Next item in our spring vegetable exploration was the leek. Much to our surprise, we were told that leeks are not part of the onion family and are very different than onions. Atop the leek table were two main varieties of this vegetable, the standard leek and the Belgian style of leek. The Belgian-style leeks are mainly white (the only edible part of a leek).  This variety will eliminate the more common variety in the next 10 years.




To properly clean a leek (because often they are very sandy and they layers are tightly connected), you should wash the exterior of the leek and then cut off the root and top, then chop it, and rewash it thoroughly.  

Luckily for us, Melissa’s employees Chef Tom Faker who studied at Le Cordon Bleu and now manages Melissa’s Corporate Kitchen. He prepared for us an eye-appealing appetizer with a base for a bruschetta of gold beets and then topped with avocado pieces, slivered leek, and kumquat slices. Beautiful and delicious with a creaminess as well as a tartness in flavor. What a nice spring appetizer this makes! 

There is nothing more spring than Fava Beans. Fava Beans come in a shell

that must be unzipped like a pea. However, these goodies are labor intensive. Once the bean is removed from the shell, you must blanch the bean and then take off the outside husk.  It is a two-step process. Luckily for all of us who want to enjoy fava beans but don’t want to do all that work,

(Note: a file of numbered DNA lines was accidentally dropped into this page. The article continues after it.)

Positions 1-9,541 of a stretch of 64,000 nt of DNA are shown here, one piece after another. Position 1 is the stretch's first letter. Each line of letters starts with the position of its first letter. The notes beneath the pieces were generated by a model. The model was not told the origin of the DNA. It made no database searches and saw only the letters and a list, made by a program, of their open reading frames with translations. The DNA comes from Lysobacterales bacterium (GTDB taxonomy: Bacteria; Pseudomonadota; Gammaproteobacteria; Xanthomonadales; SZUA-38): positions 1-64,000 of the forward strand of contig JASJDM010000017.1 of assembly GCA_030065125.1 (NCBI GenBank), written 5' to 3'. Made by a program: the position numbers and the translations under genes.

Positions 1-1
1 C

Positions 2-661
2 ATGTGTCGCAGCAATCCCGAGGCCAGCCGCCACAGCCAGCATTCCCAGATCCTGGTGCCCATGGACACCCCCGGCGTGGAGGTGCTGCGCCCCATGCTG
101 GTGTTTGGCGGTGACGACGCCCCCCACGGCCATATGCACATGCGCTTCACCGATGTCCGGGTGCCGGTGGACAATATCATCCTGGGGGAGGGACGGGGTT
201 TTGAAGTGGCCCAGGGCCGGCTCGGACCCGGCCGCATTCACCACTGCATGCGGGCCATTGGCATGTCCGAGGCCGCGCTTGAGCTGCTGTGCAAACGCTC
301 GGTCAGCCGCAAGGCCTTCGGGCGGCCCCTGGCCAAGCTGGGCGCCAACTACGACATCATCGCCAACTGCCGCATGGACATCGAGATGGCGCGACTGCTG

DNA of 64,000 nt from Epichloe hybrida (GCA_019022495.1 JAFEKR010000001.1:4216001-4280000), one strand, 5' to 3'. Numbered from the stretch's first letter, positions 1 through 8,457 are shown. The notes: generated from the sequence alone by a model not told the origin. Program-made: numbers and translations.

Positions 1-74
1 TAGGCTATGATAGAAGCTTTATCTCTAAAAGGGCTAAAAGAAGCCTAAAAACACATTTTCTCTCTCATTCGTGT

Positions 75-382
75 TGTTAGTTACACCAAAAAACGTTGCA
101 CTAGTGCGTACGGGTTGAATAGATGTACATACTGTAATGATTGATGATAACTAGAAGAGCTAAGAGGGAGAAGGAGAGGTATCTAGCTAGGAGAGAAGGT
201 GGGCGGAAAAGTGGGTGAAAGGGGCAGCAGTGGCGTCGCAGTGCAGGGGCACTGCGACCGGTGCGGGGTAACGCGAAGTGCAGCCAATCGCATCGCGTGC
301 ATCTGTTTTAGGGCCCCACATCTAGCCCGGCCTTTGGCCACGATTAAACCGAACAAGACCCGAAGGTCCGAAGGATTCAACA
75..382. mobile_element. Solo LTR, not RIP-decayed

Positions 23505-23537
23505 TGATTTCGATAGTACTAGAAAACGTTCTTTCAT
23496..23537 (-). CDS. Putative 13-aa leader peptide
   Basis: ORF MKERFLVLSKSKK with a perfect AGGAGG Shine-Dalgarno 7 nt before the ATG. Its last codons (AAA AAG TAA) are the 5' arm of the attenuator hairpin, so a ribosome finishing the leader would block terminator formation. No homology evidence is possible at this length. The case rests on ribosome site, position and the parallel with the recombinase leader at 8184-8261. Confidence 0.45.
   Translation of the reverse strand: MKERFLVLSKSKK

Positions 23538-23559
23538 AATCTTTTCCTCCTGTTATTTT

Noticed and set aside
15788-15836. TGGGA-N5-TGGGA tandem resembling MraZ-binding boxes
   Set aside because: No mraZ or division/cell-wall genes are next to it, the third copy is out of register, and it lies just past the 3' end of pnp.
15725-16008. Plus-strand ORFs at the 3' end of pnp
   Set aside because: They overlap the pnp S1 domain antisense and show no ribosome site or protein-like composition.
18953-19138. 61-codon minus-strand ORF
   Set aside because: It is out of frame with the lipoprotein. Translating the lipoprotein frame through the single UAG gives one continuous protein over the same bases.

Melissa’s has packaged fava beans in a small, vacuum-sealed bag containing beans in ready-to-eat form.

A healthy and tempting salad of arugula, parsnips, fava beans, and shrimp on a small skewer awaited us to sample the complexity of flavors this dish contained. My mouth exploded with flavors that were sweet, bitter, creamy, and salty all at once. On top of that, the texture and color added to my enjoyment.

Beets awaited us on part of the next table. Beets come in six major varieties. The gold beets are more difficult to find than the red variety. Chef Tom cut a new variety in half for us to witness the striped coloring of the Baby Candy Cane Beets. For ease of preparation, foil wrap the beets with a little moisture and bake at 400 degrees for an hour. Then you can easily peel the skin (but be sure to wear gloves unless you want red hands).